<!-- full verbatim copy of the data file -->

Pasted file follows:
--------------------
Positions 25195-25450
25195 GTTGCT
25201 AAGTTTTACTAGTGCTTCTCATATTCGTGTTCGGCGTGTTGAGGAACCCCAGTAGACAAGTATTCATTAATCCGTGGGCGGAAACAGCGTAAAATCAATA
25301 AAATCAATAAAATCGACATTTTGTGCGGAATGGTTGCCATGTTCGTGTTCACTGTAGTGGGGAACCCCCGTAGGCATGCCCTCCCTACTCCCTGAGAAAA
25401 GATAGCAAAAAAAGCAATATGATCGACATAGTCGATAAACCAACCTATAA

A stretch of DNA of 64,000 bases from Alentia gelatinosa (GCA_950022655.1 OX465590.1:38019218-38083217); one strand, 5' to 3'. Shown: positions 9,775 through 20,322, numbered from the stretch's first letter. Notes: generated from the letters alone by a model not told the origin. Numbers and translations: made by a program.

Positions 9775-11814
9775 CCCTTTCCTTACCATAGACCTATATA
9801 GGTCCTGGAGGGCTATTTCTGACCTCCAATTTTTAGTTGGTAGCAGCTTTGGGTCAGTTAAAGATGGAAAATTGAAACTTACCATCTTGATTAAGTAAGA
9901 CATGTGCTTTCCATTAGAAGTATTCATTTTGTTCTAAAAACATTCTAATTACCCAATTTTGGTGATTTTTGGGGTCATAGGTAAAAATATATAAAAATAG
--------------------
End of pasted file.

Positions 25195-25450
25195 GTTGCT
25201 AAGTTTTACTAGTGCTTCTCATATTCGTGTTCGGCGTGTTGAGGAACCCCAGTAGACAAGTATTCATTAATCCGTGGGCGGAAACAGCGTAAAATCAATA
25301 AAATCAATAAAATCGACATTTTGTGCGGAATGGTTGCCATGTTCGTGTTCACTGTAGTGGGGAACCCCCGTAGGCATGCCCTCCCTACTCCCTGAGAAAA
25401 GATAGCAAAAAAAGCAATATGATCGACATAGTCGATAAACCAACCTATAA

A stretch of DNA of 64,000 bases from Alentia gelatinosa (GCA_950022655.1 OX465590.1:38019218-38083217); one strand, 5' to 3'. Shown: positions 9,775 through 20,322, numbered from the stretch's first letter. Notes: generated from the letters alone by a model not told the origin. Numbers and translations: made by a program.

Positions 9775-11814
9775 CCCTTTCCTTACCATAGACCTATATA
9801 GGTCCTGGAGGGCTATTTCTGACCTCCAATTTTTAGTTGGTAGCAGCTTTGGGTCAGTTAAAGATGGAAAATTGAAACTTACCATCTTGATTAAGTAAGA
9901 CATGTGCTTTCCATTAGAAGTATTCATTTTGTTCTAAAAACATTCTAATTACCCAATTTTGGTGATTTTTGGGGTCATAGGTAAAAATATATAAAAATAG